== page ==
Spotted Turtle

The Spotted Turtle (Clemmys guttata) is a small, secretive, semi-aquatic species that is found in a wide variety of shallow wetland habitats and their adjacent upland areas. It was once considered the most common turtle in New York State and on Long Island. Today it is listed as a “Species of Special Concern” by the NYSDEC. This designation is given to species determined by the Department of Environmental Conservation to be at risk of becoming either endangered or threatened in New York State.

A 2005 report by Mike Bottini documented the impact of mosquito ditch maintenance practices on Spotted Turtles, and resulted in important changes to Suffolk County’s Vector Control procedures. 

Today, illegal turtle collecting for the pet trade is a significant factor in the long term viability of Spotted Turtle populations on Long Island and throughout the species range.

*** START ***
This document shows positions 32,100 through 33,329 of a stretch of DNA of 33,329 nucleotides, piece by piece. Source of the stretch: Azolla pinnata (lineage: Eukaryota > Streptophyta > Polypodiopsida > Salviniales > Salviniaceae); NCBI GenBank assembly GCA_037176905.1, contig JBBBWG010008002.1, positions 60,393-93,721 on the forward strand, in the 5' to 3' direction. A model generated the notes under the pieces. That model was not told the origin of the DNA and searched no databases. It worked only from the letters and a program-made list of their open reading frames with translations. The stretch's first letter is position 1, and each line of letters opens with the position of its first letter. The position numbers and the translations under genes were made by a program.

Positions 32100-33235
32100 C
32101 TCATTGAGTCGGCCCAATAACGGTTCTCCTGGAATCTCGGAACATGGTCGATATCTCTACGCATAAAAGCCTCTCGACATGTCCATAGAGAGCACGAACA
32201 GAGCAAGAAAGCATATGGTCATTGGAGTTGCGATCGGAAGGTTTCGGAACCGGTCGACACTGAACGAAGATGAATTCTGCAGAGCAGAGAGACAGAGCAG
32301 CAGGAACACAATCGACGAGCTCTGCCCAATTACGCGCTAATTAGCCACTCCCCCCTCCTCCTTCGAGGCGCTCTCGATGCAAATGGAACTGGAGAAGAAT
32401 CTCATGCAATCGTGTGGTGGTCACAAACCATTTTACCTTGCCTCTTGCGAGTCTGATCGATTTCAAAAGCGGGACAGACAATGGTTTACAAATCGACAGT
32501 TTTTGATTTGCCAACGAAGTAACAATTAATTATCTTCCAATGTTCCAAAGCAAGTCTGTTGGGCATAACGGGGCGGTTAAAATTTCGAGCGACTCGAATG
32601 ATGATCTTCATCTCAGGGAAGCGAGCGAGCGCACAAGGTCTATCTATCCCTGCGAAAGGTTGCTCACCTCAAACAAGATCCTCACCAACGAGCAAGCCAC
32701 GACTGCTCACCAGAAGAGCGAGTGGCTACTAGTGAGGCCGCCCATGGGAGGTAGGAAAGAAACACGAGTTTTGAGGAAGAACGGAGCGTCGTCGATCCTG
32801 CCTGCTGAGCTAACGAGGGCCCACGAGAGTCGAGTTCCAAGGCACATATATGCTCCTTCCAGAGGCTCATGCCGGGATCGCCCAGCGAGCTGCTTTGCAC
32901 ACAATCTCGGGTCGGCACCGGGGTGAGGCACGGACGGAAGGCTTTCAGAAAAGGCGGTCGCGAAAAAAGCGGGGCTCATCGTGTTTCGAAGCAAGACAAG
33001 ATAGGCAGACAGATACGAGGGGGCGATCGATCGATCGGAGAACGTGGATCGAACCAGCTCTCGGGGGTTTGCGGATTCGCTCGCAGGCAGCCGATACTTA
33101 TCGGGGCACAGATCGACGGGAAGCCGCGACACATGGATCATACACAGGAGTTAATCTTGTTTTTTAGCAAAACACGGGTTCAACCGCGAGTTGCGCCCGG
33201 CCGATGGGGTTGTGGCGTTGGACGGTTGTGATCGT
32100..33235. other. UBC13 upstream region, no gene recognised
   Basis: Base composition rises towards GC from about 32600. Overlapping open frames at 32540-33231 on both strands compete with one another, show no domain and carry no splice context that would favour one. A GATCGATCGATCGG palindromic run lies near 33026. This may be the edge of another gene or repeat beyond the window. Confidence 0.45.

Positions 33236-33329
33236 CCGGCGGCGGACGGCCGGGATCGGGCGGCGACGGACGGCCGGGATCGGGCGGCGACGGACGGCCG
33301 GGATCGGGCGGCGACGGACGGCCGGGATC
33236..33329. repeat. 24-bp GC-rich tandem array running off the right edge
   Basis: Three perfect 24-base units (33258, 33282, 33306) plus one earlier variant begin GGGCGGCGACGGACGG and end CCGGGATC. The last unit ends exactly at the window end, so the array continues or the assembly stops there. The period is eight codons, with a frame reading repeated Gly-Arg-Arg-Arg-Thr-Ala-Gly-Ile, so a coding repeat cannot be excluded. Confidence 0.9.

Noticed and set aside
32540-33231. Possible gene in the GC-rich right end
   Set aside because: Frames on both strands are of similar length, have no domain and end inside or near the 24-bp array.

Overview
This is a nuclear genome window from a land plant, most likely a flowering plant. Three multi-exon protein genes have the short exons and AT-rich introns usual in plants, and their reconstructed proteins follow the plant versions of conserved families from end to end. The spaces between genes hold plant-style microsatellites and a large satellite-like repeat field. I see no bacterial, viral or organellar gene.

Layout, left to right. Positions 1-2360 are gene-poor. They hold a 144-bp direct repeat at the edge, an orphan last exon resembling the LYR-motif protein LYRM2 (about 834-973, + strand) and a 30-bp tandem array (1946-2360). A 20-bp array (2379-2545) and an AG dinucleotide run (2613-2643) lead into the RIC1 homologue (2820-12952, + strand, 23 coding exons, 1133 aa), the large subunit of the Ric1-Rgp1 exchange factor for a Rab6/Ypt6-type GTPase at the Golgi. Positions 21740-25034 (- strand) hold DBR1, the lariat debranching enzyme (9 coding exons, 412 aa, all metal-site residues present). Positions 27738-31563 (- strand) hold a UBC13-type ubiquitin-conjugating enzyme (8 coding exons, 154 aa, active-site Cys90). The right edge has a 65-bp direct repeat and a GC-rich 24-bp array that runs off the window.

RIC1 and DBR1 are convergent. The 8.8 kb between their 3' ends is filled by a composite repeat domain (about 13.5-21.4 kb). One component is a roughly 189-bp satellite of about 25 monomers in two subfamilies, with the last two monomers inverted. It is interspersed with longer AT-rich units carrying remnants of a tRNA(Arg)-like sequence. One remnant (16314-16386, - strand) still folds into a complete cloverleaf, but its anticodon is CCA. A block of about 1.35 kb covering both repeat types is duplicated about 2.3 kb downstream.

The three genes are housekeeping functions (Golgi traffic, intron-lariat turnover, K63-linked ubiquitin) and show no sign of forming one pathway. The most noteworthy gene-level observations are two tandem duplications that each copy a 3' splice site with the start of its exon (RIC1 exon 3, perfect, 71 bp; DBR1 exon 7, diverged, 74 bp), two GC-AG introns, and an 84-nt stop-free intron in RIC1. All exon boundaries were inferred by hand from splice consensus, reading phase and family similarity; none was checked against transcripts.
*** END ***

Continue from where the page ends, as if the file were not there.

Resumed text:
Report on spotted turtles (Clemmys guttata)/ Use of  mosquito-control ditches in Suffolk County, NY

Related Information

LI Natural History Conference

The 2024 LINHC will be held on Friday, April 12 from 9 am to 4 pm and on Saturday, April 12 from 9 am to 4 pm at Brookhaven National Lab located in Upton, NY. Public registrations opens on February 6th

Learn More

Keystone Trees

Long Island’s geological history allowed for a range of conditions and a diversity of habitats. Deciduous trees thrived in the rich soils of the North Shore’s glacial moraines. And the many streams and wetlands of the South Shore favored wetland species.

Learn More

Wildlife Conservation

Seatuck works across Long Island on a variety of wildlife issues, employing a multi-pronged approach to advancing conservation. We advocate for wildlife, advance restoration projects, conduct surveys, educate public officials, host workshops, lead coalitions and pursue a host of other approaches to promote wildlife conservation and habitat restoration.

Learn More